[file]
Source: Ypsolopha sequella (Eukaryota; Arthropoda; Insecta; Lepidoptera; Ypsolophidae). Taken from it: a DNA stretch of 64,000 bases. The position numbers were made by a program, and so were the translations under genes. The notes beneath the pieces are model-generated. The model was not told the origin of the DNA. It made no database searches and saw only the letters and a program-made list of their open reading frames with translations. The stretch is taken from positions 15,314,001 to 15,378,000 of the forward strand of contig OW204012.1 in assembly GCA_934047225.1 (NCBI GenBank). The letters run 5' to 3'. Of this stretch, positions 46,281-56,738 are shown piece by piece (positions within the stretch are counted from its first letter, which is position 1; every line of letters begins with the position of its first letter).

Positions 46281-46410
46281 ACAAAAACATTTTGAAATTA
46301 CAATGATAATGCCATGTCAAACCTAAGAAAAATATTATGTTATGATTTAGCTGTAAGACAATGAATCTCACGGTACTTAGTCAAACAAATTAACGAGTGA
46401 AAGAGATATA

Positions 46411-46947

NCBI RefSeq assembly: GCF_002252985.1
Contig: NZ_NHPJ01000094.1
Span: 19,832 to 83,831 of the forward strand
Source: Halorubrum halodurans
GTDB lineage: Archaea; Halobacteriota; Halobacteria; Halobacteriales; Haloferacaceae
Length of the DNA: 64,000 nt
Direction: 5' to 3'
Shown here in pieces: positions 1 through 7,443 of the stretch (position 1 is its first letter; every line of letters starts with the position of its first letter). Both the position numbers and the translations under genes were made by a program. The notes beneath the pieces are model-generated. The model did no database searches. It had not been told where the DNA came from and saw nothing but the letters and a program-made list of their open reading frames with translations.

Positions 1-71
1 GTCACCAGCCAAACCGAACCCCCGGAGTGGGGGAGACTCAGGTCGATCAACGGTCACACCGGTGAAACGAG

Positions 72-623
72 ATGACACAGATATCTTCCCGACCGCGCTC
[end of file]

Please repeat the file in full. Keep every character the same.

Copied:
Source: Ypsolopha sequella (Eukaryota; Arthropoda; Insecta; Lepidoptera; Ypsolophidae). Taken from it: a DNA stretch of 64,000 bases. The position numbers were made by a program, and so were the translations under genes. The notes beneath the pieces are model-generated. The model was not told the origin of the DNA. It made no database searches and saw only the letters and a program-made list of their open reading frames with translations. The stretch is taken from positions 15,314,001 to 15,378,000 of the forward strand of contig OW204012.1 in assembly GCA_934047225.1 (NCBI GenBank). The letters run 5' to 3'. Of this stretch, positions 46,281-56,738 are shown piece by piece (positions within the stretch are counted from its first letter, which is position 1; every line of letters begins with the position of its first letter).

Positions 46281-46410
46281 ACAAAAACATTTTGAAATTA
46301 CAATGATAATGCCATGTCAAACCTAAGAAAAATATTATGTTATGATTTAGCTGTAAGACAATGAATCTCACGGTACTTAGTCAAACAAATTAACGAGTGA
46401 AAGAGATATA

Positions 46411-46947

NCBI RefSeq assembly: GCF_002252985.1
Contig: NZ_NHPJ01000094.1
Span: 19,832 to 83,831 of the forward strand
Source: Halorubrum halodurans
GTDB lineage: Archaea; Halobacteriota; Halobacteria; Halobacteriales; Haloferacaceae
Length of the DNA: 64,000 nt
Direction: 5' to 3'
Shown here in pieces: positions 1 through 7,443 of the stretch (position 1 is its first letter; every line of letters starts with the position of its first letter). Both the position numbers and the translations under genes were made by a program. The notes beneath the pieces are model-generated. The model did no database searches. It had not been told where the DNA came from and saw nothing but the letters and a program-made list of their open reading frames with translations.

Positions 1-71
1 GTCACCAGCCAAACCGAACCCCCGGAGTGGGGGAGACTCAGGTCGATCAACGGTCACACCGGTGAAACGAG

Positions 72-623
72 ATGACACAGATATCTTCCCGACCGCGCTC